The purpose of this blog post is not to test the lengths to which a blogger, who works in digital marketing or communications in general, will go to in order to get clicks to his page. Or is it? Whilst getting lost surfing the Internet is all too easy, it has also been noted how many websites have been built up regurgitating news and opinion about this guy, often with no other purpose than to repurpose existing news in the hope that you will read it through their website and they can use your eyeballs to be paid for carrying random advertising.
Something I have never explored, as someone who believes in organic search engine optimisation and the power of blogging for the sake of putting your own message down, and coming from someone who very rarely looks at print adverts never mind clicking on such Google Ads, but what about you?
If you saw such a site (and I found this Donald Trump-related site earlier today, brand new but hoping to reel you in by jumping on what will hopefully not be a 4 year long hot trend) would you even touch it? In an era of fake news and alternative facts, we must continue to search for believable sources of information, something the Internet itself has made it both harder and easier to do at the same time.
Harder by commercialising your attention.
Easier by democratising the very method of finding information.
Ladies and gentlemen, Google and Bing and Yahoo, and the add-on discovery options offered by Facebook, Twitter and their ilk, have skewed everything in their favour, we the consumer merely encouraged to consume.
Perhaps we can simply bypass this, tear it up and start again.
When a Google search begins with the search engine giant questionning your spelling you already know there may be some ambiguity around someone’s online profile, intentional or otherwise. Digging down page one as we do, and let’s face it not many people will go beyond that unless they are truly desperate to find something they know is definitely online somewhere if only they could find it, we begin to see a rather solid picture of Mr Khalil Ismail Al Meer forming. Our 4th CEO on the TopCEO list we are using as a starting point for this leadership digital reputational analysis is looking good.
Obligatory screengrab of SERP here:
Interestingly Mr Al Meer’s results do not begin with a LinkedIn profile or owned channel, but with 4Traders, a mix of business directory and news portal that manages lots of traffic through clickbait and leadership profiles such as this. I am not sure to this day if this is an approved profile of Mr Al Meer, but, profiel photo and brevity aside, it certainly isn’t doing him any harm.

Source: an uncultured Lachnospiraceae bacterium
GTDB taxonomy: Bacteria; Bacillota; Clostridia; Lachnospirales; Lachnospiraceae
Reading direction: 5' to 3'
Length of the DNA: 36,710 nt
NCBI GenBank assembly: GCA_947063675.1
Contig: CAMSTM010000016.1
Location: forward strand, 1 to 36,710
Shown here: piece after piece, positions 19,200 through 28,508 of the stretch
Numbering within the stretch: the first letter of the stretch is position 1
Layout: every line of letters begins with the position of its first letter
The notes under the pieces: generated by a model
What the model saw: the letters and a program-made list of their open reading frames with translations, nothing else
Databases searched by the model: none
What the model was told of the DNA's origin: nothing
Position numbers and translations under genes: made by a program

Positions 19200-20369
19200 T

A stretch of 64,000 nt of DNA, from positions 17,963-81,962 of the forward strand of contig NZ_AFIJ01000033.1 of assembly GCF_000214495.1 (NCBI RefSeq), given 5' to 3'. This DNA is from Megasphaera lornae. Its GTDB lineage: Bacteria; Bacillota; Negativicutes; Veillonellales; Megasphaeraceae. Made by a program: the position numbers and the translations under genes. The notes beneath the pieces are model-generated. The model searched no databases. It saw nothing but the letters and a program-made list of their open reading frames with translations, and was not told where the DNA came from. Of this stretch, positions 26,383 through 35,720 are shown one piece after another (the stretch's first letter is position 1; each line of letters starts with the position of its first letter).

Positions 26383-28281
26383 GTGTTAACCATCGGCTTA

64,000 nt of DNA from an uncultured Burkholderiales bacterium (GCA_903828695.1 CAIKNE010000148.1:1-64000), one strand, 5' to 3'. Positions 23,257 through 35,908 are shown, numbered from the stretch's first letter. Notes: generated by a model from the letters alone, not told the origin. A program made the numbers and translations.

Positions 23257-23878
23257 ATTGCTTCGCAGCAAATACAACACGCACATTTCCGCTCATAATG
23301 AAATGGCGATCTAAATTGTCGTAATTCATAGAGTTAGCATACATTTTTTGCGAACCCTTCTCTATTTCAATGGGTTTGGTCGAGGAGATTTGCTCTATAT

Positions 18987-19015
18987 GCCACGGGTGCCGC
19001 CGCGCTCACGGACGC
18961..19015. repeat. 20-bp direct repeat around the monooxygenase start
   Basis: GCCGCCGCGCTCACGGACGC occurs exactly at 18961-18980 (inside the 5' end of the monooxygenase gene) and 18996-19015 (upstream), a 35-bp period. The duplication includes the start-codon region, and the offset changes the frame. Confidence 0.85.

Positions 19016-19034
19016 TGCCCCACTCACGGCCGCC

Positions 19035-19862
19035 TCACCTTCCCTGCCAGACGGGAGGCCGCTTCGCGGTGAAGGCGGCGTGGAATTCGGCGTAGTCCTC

Next on the list we are served an image selection by Google, showing us how well our subject has been tagged across the Internet in terms of visuals. You can see a full selection of images as the featured image of this post, as usual. It begins well and then descends into a multitude of random people with or without moustaches.
Beyond this we are left with several articles on the Khaleeji Commercial Bank company website, offering slightly more information than 4Traders did earlier, but we are certainly not overwhelmed with details. After some slightly arduous searching on my favourite professional network I did manage to find a clue as to why there was no LinkedIn profile surfacing on Google for our 4th most successful CEO of the Middle East in 2016:
Need I repeat myself on the importance of a polished and professional profile? Mine is hardly a work of art but has some merits, I hope you’ll agree. Please don’t hesitate to get in touch with Ashton and Ashton should you need any help or advice on boosting your online reputation, sir!
I hinted at starting the search for prolific CEO bloggers in the Middle East and how this might affect their company and also their individual standing in the business community. I also noted previously that there was a dearth of obviously accessible Best-Of lists on this topic so I would start with the Top CEO awards as selected by Trends Magazine and Insead, the 2016 winners list available for your pleasure here. With this in mind, I wanted to assess the full list of individual CEOs via their digital footprint and present my findings in this blog.
Chapter 1 opens with the winner, Mr Bassel Gamal, CEO of Qatar Islamic Bank.
I always like to begin a reputational audit by Googling the person or company in question: search engines effectively decide which specific pages from the whole of the Internet we see and therefore represents an important indicator on the digital estate in questions. Let’s have a look:
What we can see here is a clean collection of images and articles, both from the media and the QIB website, outlining the profile of Mr Gamal. There are no interviews or insights on page one of Google except for the Oxford Business Group piece of content which is straightforward text Q&A which may or may not have been handled at arms length by a PR agency. A glance over Mr Gamal’s profile on LinkedIn gives no clues as to his deep business expertise or interests outside successfully management of one of the largest financial institutions in the Middle East. This, by the way, is not necessarily a criticism, but merely an objective observation.
My purpose here is to try and dig a little and see if the Edelman Trust Barometer findings, that people look even more towards CEOs for brand authenticity, actually holds true but specifically if it holds true here in the Middle East.
On very first glance it appears that a CEO does not necessarily have to blog to be known as the best in his field, in fact he just has to do his job very well. Should we conclude that leaders for lesser-known companies that are not as successful might be the ones in need of blogging and more direct lines of communication?